Multilingual notices at the Games could be an exelent place to test out the value of clearing spelling clutter, with notices carrying both English and - call it say, English +- as an aid to pronunciation as wel as for faster reading.
For exampl, try out these alternativ Quik-English spellings.
This would arouse publicity. Even to discuss the idea!
Spellings such as gymnastics , bowls, squash, wimen , walk and weight might have to wait for an International English Spelling Comission - chaired perhaps by India?
Contests in useful skills for modern life, especially good for television
The problem. Modern Olympic sports have limitations that make them in one way obsolete. They focus on the skills of the warrior and hunter - the running and leaping and throwing and hitting, the records for going fast and high and far and hard, and for teams like hunting bands.
and see Melbourne Commonwealth Games, 2006, the OzOlympics that could have been
An exclusive view of the Melbourne Commonwealth Games
Melbourne has always led world firsts in many fields, such as the Eight Hours Day and um, um . . Now the Melbourne Commonwealth Games are another World First, with OzOlympic Medals, SkillOlympics, National Olympics, InvenOlympics and contributions to Olympoethics, Olympospeak, and WishOIympics, a Bedtime story for politicians to tell the children. (and even Graffiti medals)
You can find the News here, that was not on the official calendar.
Suggestions have been made for new events, such as Darts, Snooker and Foot-in-Mouth. Others include:
Useful sports. Such as
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1. The Table of Gold and The Goldest Medal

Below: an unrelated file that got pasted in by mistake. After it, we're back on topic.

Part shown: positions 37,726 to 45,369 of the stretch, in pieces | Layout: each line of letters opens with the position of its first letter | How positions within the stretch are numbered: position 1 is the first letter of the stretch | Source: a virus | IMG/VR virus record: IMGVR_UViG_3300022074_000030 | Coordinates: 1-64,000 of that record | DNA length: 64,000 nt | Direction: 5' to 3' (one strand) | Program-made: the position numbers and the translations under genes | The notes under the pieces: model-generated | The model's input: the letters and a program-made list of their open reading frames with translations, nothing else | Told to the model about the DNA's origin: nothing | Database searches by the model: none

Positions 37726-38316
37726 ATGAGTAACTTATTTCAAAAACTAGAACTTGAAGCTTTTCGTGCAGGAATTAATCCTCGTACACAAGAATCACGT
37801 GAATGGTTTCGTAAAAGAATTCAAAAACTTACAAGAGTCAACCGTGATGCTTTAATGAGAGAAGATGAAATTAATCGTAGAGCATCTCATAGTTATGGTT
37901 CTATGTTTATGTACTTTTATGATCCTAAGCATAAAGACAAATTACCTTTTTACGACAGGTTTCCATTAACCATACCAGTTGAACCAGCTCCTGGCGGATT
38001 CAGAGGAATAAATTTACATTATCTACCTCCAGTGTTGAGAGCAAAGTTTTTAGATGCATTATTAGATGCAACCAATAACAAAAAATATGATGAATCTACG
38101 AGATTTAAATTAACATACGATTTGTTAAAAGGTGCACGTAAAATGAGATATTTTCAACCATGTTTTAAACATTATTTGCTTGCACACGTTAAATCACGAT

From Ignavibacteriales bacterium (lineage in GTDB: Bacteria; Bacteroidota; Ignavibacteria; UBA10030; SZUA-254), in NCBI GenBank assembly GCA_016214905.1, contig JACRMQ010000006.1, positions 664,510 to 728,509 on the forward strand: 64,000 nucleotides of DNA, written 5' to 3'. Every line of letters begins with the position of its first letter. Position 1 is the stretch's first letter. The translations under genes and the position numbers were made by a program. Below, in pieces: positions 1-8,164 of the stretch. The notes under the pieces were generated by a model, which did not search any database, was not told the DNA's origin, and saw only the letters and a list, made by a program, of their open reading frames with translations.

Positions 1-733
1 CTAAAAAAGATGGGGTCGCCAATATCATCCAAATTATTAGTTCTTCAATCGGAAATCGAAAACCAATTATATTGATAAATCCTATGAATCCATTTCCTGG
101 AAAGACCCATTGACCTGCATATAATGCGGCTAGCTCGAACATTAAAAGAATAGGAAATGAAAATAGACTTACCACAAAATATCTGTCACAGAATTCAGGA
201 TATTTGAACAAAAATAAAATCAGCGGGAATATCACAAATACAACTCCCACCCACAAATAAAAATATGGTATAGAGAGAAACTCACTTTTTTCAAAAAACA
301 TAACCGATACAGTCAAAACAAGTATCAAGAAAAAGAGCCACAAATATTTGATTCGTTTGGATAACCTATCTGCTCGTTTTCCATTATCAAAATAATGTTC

2. Medals for the Media - 1. Gilt or Mica 2. Tinsel 3. Brass or Brazen
3. 39 extra Gold Medals for the Melbourne Games, and one Laurel Wreath
1. The Table of Gold
1. The Table of Gold stands next to every final Olympic Medals Table and shows how much each country and sponsors spent on training hopeful elites for Olympics - Institutes of Sport, specialists, childhoods spent training, etc. These sums do not include what a country spends on sports open for the all the people's health and enjoyment. Some countries might concentrate all their Olympic funding on a few sports, but from an international point of view it is good if every country, however small, has a speciality to give it a chance to hold up its head in this international geffuffle.
The Table of Medals and the Table of Gold at present almost match - but not quite. The more gold you spend, the more Gold you get.
Cost per Medal. The Medal Table as a third column - how much each country effectively spent per medal on producing its elite Olympic Team.
The 39 Goldest Medals for the Honour of Nations
40 Gold Medals to be awarded at the Melbourne Games have never been awarded before, but by gumleaf, it is time that something was done to work for them.
Day and night, athletes round the world have been in strict training, exerting every fibre to win those 40 medals. Their trainers and supporters have been just as full of energy and enthusiasm, and their money-raisers too. They will have a whole Sports Page every day as the great Games event draws nearer, and their names are on everybody's minds and lips. All over the world, thousands, if not millions of youngsters dream of emulating these sports stars, and start disciplining themselves for the struggle too. Dreams, visions - the fruit of intense dedication of young lives. Goldest Medals for the Honour of Nations are each calculated as per 100,000 population.
As a high-point of the Melbourne Olympics, as many of the Gold Medals as can be presently are awarded to the countries whose 'social athletes' are most successful in the following events (to avoid invidious distinctions, listed in alphabetical order, not order of priority):
Any invidious recriminations about the awards are held over until the next Games, when disputers can show whether their own nation has really the right to the Gold.